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Today we are going to look at ASTM S.p.A. (BIT:AT) to see whether it might be an attractive investment prospect. Specifically, we're going to calculate its Return On Capital Employed (ROCE), in the hopes of getting some insight into the business.
Firstly, we'll go over how we calculate ROCE. Then we'll compare its ROCE to similar companies. Finally, we'll look at how its current liabilities affect its ROCE.
Understanding Return On Capital Employed (ROCE)
ROCE measures the amount of pre-tax profits a company can generate from the capital employed in its business. Generally speaking a higher ROCE is better. Overall, it is a valuable metric that has its flaws. Author Edwin Whiting says to be careful when comparing the ROCE of different businesses, since 'No two businesses are exactly alike.
So, How Do We Calculate ROCE?
The formula for calculating the return on capital employed is:
Return on Capital Employed = Earnings Before Interest and Tax (EBIT) ÷ (Total Assets - Current Liabilities)
Or for ASTM:
0.071 = €418m ÷ (€7.2b - €1.4b) (Based on the trailing twelve months to June 2019.)
So, ASTM has an ROCE of 7.1%.
Is ASTM's ROCE Good?
One way to assess ROCE is to compare similar companies. Using our data, ASTM's ROCE appears to be significantly below the 9.1% average in the Infrastructure industry. This performance is not ideal, as it suggests the company may not be deploying its capital as effectively as some competitors. Aside from the industry comparison, ASTM's ROCE is mediocre in absolute terms, considering the risk of investing in stocks versus the safety of a bank account. Readers may find more attractive investment prospects elsewhere.
The image below shows how ASTM's ROCE compares to its industry, and you can click it to see more detail on its past growth.
When considering ROCE, bear in mind that it reflects the past and does not necessarily predict the future. ROCE can be misleading for companies in cyclical industries, with returns looking impressive during the boom times, but very weak during the busts. This is because ROCE only looks at one year, instead of considering returns across a whole cycle. Since the future is so important for investors, you should check out our free report on analyst forecasts for ASTM.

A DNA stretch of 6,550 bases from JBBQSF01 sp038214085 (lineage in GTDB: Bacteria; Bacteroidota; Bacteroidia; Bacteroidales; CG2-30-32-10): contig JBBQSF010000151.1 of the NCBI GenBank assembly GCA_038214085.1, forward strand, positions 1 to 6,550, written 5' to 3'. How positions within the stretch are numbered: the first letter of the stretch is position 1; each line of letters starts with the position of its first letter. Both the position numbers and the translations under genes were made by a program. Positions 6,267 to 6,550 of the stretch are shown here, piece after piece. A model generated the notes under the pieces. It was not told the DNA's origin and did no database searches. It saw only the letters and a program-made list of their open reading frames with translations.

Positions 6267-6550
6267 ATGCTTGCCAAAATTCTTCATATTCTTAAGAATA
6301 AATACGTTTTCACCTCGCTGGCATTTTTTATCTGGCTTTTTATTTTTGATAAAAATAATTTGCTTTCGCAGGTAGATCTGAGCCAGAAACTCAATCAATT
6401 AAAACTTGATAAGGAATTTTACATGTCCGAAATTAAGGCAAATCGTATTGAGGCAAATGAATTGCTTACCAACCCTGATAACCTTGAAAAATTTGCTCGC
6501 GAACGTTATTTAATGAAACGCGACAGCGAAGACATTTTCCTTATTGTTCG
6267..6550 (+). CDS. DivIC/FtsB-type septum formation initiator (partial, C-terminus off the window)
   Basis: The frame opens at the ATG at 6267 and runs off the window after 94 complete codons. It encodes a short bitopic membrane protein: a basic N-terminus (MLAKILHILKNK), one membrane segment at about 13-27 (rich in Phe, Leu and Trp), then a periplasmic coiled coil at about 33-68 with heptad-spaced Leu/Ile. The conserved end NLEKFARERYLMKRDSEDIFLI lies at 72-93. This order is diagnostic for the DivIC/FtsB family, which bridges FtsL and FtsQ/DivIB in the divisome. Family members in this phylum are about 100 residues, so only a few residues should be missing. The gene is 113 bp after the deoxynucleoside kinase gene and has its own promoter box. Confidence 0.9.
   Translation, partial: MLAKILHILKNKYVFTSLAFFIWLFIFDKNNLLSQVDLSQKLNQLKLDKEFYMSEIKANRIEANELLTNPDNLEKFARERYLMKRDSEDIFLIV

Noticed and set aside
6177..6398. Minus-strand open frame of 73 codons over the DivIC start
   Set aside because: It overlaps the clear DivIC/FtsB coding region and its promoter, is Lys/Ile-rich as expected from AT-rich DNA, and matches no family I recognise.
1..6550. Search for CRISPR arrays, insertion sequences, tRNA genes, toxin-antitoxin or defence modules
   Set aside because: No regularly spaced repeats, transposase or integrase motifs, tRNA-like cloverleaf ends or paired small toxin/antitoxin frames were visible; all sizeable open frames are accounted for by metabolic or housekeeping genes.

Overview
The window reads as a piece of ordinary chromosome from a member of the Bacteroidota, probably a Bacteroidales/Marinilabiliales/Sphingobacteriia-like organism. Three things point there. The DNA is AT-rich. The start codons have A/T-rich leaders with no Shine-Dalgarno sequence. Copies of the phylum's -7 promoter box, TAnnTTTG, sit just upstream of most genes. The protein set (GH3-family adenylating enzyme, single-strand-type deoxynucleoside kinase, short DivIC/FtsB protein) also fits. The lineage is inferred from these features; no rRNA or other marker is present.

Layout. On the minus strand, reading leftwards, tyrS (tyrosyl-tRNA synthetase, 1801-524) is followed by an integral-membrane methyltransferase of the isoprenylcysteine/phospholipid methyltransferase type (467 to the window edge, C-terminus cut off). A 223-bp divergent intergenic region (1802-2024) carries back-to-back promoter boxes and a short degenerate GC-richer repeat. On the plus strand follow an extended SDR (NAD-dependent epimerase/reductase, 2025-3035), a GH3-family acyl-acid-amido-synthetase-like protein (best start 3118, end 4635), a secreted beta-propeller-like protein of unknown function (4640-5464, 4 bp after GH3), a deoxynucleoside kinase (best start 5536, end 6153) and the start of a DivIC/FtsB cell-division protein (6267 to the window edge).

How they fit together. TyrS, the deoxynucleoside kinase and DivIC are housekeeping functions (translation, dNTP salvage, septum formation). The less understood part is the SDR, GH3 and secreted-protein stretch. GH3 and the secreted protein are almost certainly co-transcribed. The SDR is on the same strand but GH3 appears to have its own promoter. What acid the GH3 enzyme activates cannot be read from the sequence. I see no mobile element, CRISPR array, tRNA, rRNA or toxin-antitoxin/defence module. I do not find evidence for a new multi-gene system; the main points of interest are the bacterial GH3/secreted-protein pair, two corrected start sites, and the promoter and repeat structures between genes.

What Are Current Liabilities, And How Do They Affect ASTM's ROCE?
Short term (or current) liabilities, are things like supplier invoices, overdrafts, or tax bills that need to be paid within 12 months. Due to the way the ROCE equation works, having large bills due in the near term can make it look as though a company has less capital employed, and thus a higher ROCE than usual. To counteract this, we check if a company has high current liabilities, relative to its total assets.
ASTM has current liabilities of €1.4b and total assets of €7.2b. As a result, its current liabilities are equal to approximately 19% of its total assets. This very reasonable level of current liabilities would not boost the ROCE by much.
What We Can Learn From ASTM's ROCE
That said, ASTM's ROCE is mediocre, there may be more attractive investments around. But note: make sure you look for a great company, not just the first idea you come across. So take a peek at this free list of interesting companies with strong recent earnings growth (and a P/E ratio below 20).
I will like ASTM better if I see some big insider buys. While we wait, check out this free list of growing companies with considerable, recent, insider buying.
If you spot an error that warrants correction, please contact the editor at email@example.com. This article by Simply Wall St is general in nature. It does not constitute a recommendation to buy or sell any stock, and does not take account of your objectives, or your financial situation. Simply Wall St has no position in the stocks mentioned.
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